Wednesday, 29 January 2014
WDF 25.5 In Two Parts
Hello history friends! It's been a busy past few weeks what with college and such starting up again. Not only that, but this recent release covering the end of the 1620's within the 30 Years War is one of the most action packed and in my opinion strongest content I have yet released.
It took a whole lot of work, but as usual it was a labour of love. The idea to do the two episodes on the one period is probably obvious unless you have yet to listen to the episodes; there is just so much going on during the period, and so much as it was that I had to leave out, that I felt I had to split it into two. This decision emerged only about a week ago. I was virtually all set to record the podcast, when I figured that, instead of releasing an hour and a half episode, which I hate doing anyway, and only covering items in a little bit of detail, I should instead make the decision to split the content in two.
So I did, the first part covers Fredrick's attempts to construct the Hague Alliance between the Dutch, English and Danes, as well as the Swedes who pop into our narrative from time to time. Then we look at what eventually convinced the King of Denmark, Christian IV, to enter the war after years of saying no. Wallenstein is introduced, as something of a genius but with clear ulterior motives. That episode concludes while looking ominously at the HRE's future under a triumphant Ferdinand.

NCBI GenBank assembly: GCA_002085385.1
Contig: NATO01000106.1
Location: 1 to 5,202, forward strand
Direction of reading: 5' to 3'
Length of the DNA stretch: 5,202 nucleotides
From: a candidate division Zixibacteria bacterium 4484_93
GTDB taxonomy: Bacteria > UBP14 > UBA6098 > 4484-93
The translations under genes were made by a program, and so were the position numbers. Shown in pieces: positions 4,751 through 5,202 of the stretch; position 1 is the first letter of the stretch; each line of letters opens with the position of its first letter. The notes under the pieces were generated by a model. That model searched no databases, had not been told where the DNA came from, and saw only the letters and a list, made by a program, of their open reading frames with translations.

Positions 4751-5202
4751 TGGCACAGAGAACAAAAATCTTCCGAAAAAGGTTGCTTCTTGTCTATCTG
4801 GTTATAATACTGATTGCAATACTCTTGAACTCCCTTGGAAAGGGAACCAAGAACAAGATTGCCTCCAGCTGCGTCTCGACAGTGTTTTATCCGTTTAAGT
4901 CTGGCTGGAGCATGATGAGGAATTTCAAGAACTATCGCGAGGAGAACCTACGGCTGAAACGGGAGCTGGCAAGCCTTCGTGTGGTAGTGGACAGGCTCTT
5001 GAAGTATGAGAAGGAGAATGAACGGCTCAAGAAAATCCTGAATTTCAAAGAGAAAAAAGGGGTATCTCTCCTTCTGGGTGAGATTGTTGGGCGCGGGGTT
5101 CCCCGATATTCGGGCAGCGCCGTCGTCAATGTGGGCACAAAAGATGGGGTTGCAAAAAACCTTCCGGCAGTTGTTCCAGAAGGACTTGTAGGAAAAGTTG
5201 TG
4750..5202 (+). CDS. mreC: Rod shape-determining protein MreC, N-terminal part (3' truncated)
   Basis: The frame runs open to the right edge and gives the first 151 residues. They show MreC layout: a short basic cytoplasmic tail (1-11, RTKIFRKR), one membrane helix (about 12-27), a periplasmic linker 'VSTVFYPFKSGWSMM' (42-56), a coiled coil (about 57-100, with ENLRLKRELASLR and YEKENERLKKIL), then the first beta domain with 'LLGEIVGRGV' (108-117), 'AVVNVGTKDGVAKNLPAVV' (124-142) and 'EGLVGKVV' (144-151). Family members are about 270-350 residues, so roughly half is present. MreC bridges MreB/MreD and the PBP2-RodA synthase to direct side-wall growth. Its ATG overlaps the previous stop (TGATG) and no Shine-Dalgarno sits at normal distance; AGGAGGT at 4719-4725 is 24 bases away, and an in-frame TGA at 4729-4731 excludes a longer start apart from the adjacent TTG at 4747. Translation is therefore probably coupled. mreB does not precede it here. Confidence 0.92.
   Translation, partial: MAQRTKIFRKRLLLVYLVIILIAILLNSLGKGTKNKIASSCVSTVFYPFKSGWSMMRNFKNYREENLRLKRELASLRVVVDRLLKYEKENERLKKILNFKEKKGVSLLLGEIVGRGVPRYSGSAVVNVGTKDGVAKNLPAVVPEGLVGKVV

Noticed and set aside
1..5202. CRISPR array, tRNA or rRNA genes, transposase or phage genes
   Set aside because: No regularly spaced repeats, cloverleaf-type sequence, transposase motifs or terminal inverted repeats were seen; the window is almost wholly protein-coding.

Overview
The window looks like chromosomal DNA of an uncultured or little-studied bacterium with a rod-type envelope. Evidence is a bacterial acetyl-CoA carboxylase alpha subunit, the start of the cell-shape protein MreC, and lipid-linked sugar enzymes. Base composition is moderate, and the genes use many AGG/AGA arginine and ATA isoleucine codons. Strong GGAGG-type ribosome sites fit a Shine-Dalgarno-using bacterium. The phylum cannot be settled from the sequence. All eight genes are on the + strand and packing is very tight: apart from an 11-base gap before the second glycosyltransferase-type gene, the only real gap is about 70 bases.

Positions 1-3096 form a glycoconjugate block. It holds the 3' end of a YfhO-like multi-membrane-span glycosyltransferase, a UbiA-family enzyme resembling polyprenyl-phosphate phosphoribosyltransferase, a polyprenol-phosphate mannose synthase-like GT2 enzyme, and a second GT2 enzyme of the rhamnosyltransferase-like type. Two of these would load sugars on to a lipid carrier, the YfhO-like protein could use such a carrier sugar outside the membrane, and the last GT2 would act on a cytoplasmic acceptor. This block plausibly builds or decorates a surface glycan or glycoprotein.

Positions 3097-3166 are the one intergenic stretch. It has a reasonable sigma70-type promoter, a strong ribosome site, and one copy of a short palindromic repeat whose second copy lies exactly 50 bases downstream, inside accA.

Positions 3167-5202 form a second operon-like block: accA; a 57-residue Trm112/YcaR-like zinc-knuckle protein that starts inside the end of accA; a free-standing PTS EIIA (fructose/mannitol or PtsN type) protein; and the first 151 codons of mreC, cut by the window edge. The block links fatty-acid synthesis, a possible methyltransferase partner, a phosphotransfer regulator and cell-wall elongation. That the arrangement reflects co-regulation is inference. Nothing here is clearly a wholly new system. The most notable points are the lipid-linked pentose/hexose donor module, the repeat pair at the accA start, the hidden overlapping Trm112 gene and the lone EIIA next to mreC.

The next episode looks at Ferdinand's actions for the majority of the time. First we look at the revolt in 1626 in Upper Austria that was something of a preview of what was to come in the wider empire, should Ferdinand make the decision to actually try to implement his planned reforms. His reforms, the Edict of Restitution, are explained in hopefully terms that make it easy enough to understand, and we then look at the international scene, and how the Dutch and French fortunes intertwine, not for the first time, and culminate in their requests for aid from a certain Swede in particular.
So yes, a lot happens, and though it took a lot of work, I'm glad I did it because I really feel an era like this one deserves such coverage, especially when one might not know that much going into it beforehand. Thanks for listening and reading this, and here's a few maps that may prove useful to ya!
A Map of the HRE showing the location of Brandenburg
This is what the Edict of Restitution looked like on paper, quite innocent looking don't you think?
The siege of s-Hertogenbosch in mapped form, showing Fredrick Henry's forces as the star in the top left corner.
Another show of what the Palatine of the Rhine, or the Palatinate looked like in respect to Europe.
And another repeat of a map, this one of the detailed representations of who and what and where in Europe's most complex geographical creation: the Holy Roman Empire and its tributaries.